As I wrote in an earlier post, my boys and I were at our family prairie last weekend. Only three flower species were blooming. One of those was ground plum (Astragalus crassicarpus, aka buffalo pea), and I took several photos of the flowers as I walked around. This one was taken as the boys were waiting impatiently for me to get in the truck so we could get home for lunch. As it turned out, the photo turned out to be my favorite of the day, and the boys didn’t starve.
Besides being an attractive flower in the early spring, ground plum also produces large edible pods that taste like raw peas when they’re still green. Those pods grow to about an inch in diameter, and resemble plums – especially when they turn red later in the year.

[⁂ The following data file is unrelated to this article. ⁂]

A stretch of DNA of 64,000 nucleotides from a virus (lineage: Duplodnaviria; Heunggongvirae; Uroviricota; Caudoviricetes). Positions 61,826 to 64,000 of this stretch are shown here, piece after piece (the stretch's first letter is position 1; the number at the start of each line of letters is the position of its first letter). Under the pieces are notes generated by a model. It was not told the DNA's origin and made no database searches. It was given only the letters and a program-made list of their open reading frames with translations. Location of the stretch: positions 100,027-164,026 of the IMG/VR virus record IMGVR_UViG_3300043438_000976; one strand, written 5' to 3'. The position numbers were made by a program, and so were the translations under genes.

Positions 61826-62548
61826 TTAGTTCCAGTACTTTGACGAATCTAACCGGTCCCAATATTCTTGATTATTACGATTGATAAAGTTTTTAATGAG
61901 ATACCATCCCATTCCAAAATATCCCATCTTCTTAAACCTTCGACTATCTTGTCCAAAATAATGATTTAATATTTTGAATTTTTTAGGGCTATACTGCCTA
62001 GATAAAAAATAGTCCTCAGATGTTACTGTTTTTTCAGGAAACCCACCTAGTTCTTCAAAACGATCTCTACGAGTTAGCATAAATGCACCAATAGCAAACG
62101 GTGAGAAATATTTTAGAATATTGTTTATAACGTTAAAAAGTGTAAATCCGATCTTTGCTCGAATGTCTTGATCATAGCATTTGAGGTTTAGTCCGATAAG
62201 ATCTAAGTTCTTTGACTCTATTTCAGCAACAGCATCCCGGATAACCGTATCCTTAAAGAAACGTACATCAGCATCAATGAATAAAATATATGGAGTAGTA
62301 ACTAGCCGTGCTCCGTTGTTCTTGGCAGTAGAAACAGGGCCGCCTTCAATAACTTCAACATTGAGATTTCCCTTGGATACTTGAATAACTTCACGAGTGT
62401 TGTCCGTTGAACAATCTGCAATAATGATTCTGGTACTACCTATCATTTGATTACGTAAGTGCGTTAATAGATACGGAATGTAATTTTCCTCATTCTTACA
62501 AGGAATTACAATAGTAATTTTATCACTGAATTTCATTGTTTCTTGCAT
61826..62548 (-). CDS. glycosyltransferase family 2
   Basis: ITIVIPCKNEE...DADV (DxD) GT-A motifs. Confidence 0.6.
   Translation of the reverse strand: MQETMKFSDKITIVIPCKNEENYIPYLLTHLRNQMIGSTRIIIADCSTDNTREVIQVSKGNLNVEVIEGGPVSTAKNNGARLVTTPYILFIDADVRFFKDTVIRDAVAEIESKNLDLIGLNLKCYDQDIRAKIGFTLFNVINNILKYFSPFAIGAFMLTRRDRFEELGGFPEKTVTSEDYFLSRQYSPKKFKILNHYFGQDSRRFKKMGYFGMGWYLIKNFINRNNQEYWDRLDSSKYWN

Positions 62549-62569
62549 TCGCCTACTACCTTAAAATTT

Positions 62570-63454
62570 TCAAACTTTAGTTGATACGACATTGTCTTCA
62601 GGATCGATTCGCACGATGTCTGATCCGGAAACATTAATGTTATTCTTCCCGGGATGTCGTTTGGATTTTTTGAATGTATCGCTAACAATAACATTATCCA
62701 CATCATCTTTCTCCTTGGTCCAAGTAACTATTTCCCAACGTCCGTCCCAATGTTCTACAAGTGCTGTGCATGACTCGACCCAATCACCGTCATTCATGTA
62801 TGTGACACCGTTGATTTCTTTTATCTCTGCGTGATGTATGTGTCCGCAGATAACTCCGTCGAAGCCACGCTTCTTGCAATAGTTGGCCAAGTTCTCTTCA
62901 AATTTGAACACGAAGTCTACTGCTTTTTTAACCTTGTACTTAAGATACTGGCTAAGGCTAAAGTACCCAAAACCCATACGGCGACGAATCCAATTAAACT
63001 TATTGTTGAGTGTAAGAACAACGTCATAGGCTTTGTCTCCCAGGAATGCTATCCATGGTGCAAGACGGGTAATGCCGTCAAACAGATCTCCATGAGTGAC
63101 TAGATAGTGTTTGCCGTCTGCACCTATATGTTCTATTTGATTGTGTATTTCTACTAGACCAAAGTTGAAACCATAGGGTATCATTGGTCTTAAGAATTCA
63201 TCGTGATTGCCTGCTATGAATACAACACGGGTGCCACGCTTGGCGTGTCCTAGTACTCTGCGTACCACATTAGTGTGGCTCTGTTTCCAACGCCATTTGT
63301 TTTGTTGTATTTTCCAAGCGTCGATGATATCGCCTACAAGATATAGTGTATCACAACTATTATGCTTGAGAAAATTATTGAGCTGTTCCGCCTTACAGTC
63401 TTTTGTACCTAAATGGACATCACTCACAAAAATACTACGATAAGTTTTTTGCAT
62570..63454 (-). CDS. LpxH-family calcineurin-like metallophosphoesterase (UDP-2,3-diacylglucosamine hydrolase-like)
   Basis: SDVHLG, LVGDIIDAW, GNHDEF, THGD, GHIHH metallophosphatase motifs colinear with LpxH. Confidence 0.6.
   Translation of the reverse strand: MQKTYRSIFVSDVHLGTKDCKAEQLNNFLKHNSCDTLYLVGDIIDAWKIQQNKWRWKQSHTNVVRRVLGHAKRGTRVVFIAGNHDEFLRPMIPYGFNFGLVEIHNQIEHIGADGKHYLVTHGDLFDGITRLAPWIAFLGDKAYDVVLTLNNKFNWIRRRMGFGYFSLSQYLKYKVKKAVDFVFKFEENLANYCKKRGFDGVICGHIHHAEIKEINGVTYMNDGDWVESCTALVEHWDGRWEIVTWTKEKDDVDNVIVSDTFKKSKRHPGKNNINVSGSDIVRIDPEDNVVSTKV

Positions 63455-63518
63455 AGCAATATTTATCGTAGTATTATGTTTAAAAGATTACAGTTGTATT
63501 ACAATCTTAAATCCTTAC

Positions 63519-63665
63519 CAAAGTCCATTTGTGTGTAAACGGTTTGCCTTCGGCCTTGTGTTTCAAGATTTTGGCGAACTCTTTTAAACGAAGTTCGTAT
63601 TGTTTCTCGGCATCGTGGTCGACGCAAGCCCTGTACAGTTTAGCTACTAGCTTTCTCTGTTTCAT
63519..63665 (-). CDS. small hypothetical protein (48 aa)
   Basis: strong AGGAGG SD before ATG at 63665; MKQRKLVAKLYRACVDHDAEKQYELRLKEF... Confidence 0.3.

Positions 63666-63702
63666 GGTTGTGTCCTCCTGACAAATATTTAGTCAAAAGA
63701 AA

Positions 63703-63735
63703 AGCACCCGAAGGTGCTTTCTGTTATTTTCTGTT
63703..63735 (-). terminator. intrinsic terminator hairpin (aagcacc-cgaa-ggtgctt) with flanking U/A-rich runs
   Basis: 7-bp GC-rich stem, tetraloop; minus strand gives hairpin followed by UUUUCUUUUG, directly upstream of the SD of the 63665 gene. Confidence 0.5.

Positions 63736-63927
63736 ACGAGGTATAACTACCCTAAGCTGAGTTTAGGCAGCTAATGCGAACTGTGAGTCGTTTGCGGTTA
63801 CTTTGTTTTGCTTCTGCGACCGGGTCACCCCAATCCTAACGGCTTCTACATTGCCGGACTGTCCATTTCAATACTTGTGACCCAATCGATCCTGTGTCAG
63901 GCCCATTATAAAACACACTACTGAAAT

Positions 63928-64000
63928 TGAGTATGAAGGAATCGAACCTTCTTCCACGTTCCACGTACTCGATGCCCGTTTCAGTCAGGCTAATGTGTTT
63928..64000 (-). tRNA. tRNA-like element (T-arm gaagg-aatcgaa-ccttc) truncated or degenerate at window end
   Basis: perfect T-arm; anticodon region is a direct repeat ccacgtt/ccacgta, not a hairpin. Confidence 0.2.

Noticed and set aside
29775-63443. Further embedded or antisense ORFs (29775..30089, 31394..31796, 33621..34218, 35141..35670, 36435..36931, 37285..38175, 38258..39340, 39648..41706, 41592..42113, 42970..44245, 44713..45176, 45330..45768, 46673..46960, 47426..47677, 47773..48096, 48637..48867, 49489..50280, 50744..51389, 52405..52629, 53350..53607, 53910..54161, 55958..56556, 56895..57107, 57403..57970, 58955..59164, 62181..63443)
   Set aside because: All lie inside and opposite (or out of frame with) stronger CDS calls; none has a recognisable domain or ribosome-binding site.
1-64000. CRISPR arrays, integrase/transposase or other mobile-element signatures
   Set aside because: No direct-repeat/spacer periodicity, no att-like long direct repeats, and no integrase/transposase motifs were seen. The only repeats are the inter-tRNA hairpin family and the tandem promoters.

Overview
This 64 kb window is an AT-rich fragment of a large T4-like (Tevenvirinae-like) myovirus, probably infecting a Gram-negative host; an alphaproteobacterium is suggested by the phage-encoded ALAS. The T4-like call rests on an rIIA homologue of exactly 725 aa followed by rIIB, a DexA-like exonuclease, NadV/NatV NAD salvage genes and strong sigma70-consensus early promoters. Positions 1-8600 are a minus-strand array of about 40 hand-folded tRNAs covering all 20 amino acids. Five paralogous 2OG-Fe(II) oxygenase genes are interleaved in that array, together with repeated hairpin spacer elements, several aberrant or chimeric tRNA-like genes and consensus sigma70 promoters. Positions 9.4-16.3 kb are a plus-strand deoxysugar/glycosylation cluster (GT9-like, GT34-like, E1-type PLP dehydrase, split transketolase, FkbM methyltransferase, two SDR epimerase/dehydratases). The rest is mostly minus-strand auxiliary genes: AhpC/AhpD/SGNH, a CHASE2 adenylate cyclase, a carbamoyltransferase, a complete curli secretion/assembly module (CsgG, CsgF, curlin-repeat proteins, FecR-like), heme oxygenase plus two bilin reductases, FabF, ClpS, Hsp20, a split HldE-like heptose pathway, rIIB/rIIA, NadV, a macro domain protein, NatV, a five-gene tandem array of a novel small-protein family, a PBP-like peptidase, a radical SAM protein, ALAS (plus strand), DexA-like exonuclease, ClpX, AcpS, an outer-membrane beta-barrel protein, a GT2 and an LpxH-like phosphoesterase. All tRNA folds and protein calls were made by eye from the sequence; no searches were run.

I haven’t yet figured out why ground plum plants that flower in the spring don’t always produce pods. We had one seed harvest year (2001) in which we collected a 30 gallon barrel full of seed pods from one 60 acre prairie, but I have never seen that kind of production since. Most years, we do a lot of searching but find little seed – even where we know plants were blooming prolifically in the spring. I assume it’s a combination of weather, management, and herbivory pressure, but that doesn’t really narrow it down much!